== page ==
The protests have been smaller than earlier demonstrations against the regime. But they’re a substantial problem for the long-standing authoritarian president, Alexander Lukashenko — because many of the protesters come from groups and in live cities that typically support him.
We believe that his tolerance comes largely because he wants to keep improved relations with the West, and so is acquiescing to international pressure for free speech, free assembly and other basic democratic freedoms. If that’s true, Western pressure for greater democracy may indeed be effective in this case. That’s important to note when U.S. commitment to promoting democracy may be waning.
The timeline of the surprising protests against Europe’s “last dictator”
Then, in perhaps the biggest surprise, Lukashenko unexpectedly announced on March 9, that he would suspend the tax until his government had fully reviewed the policy. This might be the first time in which the Belarus president made policy concessions in response to public demonstrations. And yet the protests continue, with the organizers planning a protest in Minsk on March 25 and a major multicity protest on March 26. The immediate goal of the protests has changed from a repeal of the tax to a change in government.
Many observers blame Belarus’s recession for the protests
Many news reports explain the protests by noting that Belarus’s economy is in trouble, the result of decreasing oil prices and dwindling international support. The recession that began in 2015 is the first in nearly 20 years and has resulted in high levels of unemployment and a nearly insolvent government. When first introduced two years ago, the hotly debated tax was supposed to prevent “social parasitism.” The real purpose was probably to bring in revenue so the state could pay its bills.
But such a tax violates Lukashenko’s unspoken political compact with Belarusians that involves him providing large social welfare programs in exchange for political acquiescence. This worked in the 1990s and 2000s, when Lukashenko used international subsidies to keep Belarus relatively stable and prosperous. But the recent recession has likely damaged public patience with the regime and led to decreased support.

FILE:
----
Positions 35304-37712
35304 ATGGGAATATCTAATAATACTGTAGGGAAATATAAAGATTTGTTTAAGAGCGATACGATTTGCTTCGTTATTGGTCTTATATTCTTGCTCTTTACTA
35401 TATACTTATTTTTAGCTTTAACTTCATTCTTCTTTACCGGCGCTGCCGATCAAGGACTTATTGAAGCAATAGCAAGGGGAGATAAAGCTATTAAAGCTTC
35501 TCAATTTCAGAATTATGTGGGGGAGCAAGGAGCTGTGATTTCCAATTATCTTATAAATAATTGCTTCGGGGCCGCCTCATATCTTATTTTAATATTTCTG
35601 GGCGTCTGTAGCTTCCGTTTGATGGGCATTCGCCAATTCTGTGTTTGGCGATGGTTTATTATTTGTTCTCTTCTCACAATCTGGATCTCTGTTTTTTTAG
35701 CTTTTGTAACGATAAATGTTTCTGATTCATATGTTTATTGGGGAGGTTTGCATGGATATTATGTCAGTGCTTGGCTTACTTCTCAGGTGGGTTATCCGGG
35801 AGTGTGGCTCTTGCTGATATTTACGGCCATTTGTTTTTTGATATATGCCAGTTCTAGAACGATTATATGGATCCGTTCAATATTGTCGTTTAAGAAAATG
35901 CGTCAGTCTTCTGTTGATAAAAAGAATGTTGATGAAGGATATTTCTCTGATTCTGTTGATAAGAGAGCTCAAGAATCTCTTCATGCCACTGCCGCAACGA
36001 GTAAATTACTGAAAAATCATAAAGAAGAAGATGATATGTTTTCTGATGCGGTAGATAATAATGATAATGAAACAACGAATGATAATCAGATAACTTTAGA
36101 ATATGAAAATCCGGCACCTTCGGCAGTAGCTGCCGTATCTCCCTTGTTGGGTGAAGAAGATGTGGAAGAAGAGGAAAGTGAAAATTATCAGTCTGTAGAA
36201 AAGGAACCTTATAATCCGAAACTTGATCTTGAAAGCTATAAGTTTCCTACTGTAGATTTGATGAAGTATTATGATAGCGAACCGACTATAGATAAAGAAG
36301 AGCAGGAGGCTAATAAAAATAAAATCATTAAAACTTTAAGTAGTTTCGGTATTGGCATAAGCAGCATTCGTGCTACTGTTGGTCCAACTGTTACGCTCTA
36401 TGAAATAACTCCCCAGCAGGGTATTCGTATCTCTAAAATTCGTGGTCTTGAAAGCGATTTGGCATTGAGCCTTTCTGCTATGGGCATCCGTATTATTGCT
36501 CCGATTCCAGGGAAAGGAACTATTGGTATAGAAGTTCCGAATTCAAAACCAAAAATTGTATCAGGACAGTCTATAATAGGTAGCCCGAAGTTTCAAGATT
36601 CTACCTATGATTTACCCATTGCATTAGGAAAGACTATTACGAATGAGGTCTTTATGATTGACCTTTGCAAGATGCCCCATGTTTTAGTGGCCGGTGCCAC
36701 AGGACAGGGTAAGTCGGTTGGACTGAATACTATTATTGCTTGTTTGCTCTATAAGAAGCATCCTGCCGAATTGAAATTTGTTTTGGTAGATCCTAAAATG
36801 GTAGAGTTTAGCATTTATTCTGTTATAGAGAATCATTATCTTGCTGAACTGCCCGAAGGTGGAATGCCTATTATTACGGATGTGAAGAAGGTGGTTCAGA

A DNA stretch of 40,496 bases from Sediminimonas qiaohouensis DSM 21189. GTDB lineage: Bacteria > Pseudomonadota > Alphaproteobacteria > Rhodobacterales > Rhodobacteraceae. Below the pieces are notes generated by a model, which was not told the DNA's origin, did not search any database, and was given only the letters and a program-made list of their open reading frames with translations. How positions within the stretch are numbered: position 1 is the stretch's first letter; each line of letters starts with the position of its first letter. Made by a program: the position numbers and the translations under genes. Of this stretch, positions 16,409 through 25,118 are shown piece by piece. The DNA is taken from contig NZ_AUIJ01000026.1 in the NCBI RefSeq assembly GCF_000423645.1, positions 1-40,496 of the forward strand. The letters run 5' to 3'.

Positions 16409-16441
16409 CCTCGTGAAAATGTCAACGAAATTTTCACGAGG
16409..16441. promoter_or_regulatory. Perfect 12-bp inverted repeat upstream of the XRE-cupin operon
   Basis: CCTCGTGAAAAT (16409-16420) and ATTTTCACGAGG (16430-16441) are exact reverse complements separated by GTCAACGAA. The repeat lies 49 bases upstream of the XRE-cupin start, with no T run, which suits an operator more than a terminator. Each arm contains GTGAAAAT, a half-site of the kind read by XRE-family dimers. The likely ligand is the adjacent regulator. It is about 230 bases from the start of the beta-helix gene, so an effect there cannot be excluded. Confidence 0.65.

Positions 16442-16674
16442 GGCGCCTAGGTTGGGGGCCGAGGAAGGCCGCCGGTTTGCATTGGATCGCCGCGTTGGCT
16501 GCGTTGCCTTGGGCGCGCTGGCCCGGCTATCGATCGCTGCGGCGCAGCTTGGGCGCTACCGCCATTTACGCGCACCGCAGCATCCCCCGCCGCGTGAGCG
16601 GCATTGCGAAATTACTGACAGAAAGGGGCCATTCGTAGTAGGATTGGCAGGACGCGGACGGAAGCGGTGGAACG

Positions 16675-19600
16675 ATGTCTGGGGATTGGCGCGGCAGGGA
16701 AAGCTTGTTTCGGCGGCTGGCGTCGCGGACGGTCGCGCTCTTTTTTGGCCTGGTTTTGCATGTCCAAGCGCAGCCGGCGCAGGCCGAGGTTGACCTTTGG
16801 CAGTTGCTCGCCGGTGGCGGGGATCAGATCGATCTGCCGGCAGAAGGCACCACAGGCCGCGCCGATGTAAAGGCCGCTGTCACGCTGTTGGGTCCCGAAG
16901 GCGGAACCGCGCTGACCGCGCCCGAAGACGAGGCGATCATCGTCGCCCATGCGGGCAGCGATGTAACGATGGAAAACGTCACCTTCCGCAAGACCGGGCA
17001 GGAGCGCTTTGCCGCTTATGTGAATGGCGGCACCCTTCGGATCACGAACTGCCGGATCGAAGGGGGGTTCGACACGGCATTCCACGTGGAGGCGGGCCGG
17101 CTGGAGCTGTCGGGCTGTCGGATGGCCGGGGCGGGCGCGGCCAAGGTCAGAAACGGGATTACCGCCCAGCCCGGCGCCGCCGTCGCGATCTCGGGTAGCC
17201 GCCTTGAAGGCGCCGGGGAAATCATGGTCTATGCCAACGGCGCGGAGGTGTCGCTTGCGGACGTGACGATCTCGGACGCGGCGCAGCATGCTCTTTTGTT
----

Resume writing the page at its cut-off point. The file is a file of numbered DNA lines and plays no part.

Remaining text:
But there is more to the explanation than just economic grievances
Our fieldwork in Belarus revealed that the economic story might explain the underlying motivation for the protests, but not the government’s willingness to tolerate them for so long once they began. By not immediately punishing protesters, the regime signaled that it was willing to allow some opposition. That signal likely encouraged the protests to spread. Opposition groups told us that Lukashenko might have wanted to avoid angering the West by punishing dissenters.
European and U.S. interest in promoting democracy abroad might be waning. But the economic carrots so far remain. Belarus’s dictator might still reasonably think that if he had subdued the opposition with characteristic violence and arrests, he might have endangered these important material gains.
Will Lukashenko continue to tolerate the dissent?
There may be renewed debate in the United States about whether to keep funding democracy promotion. But Western efforts in Belarus are making at least one dictator think twice before engaging in repression.
Charles D. Crabtree is a graduate student in the department of political science and a graduate student associate in the Center for Russian, East European and Eurasian Studies at the University of Michigan.
Christopher J. Fariss is an assistant professor in the department of political science and faculty associate in the Center for Political Studies at the University of Michigan.
Paul Schuler is an assistant professor at the University of Arizona School of Government and Public Policy.